Several of these accounts were very popular with hundreds of thousands or even millions of followers.

Twitter suspends several accounts responsible for stealing tweets
Atom Twitter Monday, March 12, 2018 - 09:27

Continuing its tirade against the "tweetdeckers", Twitter has suspended several popular accounts known for stealing tweets or mass-retweeting tweets into manufactured virality.

According to Buzzfeed, accounts, including @Dory, @GirlPosts, @SoDamnTrue, Girl Code/@reiatabie, Common White Girl/@commonwhitegiri, @teenagernotes, @finah, @holyfag, and @memeprovider were among the handles that were swept in the purge.

Several of these accounts were very popular with hundreds of thousands or even millions of followers.

In addition to stealing people's tweets without credit, some of these accounts are known as "tweetdeckers" due to their practice of teaming up in exclusive Tweetdeck groups and mass-retweeting one another's -- and paying customers' -- tweets into forced virality, the report said.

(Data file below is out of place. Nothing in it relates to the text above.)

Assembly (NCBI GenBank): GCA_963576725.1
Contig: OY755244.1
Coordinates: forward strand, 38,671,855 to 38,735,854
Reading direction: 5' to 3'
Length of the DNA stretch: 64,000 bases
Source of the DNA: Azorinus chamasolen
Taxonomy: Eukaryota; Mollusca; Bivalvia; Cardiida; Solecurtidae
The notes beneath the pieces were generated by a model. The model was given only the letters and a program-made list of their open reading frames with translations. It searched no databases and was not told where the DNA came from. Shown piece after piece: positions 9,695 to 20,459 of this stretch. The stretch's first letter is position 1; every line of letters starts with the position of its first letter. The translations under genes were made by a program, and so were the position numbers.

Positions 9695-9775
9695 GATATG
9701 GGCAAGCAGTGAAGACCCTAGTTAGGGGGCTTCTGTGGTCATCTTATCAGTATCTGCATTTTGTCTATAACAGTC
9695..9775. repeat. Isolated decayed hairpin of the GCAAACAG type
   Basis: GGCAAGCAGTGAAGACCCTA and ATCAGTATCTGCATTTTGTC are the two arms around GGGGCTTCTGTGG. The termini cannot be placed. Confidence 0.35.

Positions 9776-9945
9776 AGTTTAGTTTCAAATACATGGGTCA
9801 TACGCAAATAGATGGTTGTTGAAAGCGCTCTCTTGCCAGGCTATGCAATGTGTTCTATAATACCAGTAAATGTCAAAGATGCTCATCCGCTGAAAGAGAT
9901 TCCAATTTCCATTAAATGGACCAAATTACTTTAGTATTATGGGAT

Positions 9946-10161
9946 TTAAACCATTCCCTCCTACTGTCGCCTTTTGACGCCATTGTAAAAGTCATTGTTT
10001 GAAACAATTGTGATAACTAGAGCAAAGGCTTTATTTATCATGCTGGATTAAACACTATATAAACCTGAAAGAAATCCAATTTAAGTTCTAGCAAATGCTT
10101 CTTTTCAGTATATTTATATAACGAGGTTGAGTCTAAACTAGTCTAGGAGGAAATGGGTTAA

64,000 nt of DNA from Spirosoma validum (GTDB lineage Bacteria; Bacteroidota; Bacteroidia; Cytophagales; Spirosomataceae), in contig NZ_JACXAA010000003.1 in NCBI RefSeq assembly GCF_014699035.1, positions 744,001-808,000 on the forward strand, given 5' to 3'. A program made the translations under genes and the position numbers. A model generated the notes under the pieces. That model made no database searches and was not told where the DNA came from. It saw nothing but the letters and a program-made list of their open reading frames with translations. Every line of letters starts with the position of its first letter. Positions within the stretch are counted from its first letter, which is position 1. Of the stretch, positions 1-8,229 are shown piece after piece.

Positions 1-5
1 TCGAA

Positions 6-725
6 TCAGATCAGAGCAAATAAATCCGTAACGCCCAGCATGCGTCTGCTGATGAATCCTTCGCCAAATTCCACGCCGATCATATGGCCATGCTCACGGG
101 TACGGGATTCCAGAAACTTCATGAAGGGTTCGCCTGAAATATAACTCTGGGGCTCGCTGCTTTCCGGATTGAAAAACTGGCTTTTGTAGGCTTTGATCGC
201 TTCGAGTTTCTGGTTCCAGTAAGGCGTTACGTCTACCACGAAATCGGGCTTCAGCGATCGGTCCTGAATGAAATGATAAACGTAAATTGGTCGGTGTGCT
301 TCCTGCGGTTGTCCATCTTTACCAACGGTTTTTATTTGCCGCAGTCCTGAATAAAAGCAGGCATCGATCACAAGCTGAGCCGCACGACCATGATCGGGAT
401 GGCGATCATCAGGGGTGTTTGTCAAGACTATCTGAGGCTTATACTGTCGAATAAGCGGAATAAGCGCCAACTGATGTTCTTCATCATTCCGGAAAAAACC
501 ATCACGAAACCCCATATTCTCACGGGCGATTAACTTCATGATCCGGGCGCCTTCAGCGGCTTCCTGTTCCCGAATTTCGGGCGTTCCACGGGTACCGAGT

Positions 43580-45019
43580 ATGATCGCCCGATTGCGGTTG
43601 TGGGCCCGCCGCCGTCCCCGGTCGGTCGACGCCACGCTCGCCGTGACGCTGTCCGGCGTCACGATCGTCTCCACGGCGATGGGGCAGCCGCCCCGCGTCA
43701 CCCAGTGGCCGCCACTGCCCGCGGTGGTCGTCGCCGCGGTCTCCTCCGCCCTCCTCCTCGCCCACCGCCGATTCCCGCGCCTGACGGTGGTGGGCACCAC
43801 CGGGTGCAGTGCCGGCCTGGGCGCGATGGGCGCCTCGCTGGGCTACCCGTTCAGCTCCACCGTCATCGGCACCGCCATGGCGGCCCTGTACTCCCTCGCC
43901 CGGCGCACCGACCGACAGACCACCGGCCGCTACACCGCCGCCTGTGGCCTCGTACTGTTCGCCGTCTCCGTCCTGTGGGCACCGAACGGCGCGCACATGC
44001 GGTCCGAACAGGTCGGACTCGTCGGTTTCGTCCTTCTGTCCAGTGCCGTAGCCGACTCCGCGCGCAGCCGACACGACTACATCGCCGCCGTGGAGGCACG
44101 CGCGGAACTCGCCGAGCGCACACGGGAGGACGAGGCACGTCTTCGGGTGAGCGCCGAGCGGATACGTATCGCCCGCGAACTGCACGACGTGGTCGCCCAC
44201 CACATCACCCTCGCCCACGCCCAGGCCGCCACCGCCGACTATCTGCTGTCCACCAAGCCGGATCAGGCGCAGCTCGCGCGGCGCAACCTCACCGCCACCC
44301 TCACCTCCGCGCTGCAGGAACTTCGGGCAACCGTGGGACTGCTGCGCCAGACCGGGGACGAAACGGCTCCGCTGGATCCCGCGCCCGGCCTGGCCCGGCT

Tweetdecking is an explicit violation of Twitter's spam policy, which does not allow users to "sell, purchase, or attempt to artificially inflate account interactions".

According to Twitter's rules, violating this policy is grounds for permanent suspension. (As is creating a new account to evade a permanent suspension.)

Last week, a study led by three Massachusetts Institute of Technology (MIT) scholars found that false news on politics travels farther, faster, deeper and more broadly than the truth on Twitter because humans, not robots, are more likely to spread it.

Engadget reports that while it's not certain if the suspensions are permanent, the accounts were suspended for violating spam policies that forbid mass duplication and impersonation. Twitter has declined to comment on the same.

These new rules and moves by Twitter come after it was revealed that more than 50,000 accounts linked to Russian-backed organisations tried to influence over 700,000 people trough propaganda during the 2016 US Presidential Election in January.

The idea is to limit and prevent individual accounts from posting content that is very similar across several accounts and then use those accounts to boost their popularity and try to go viral artificially.

With IANS inputs

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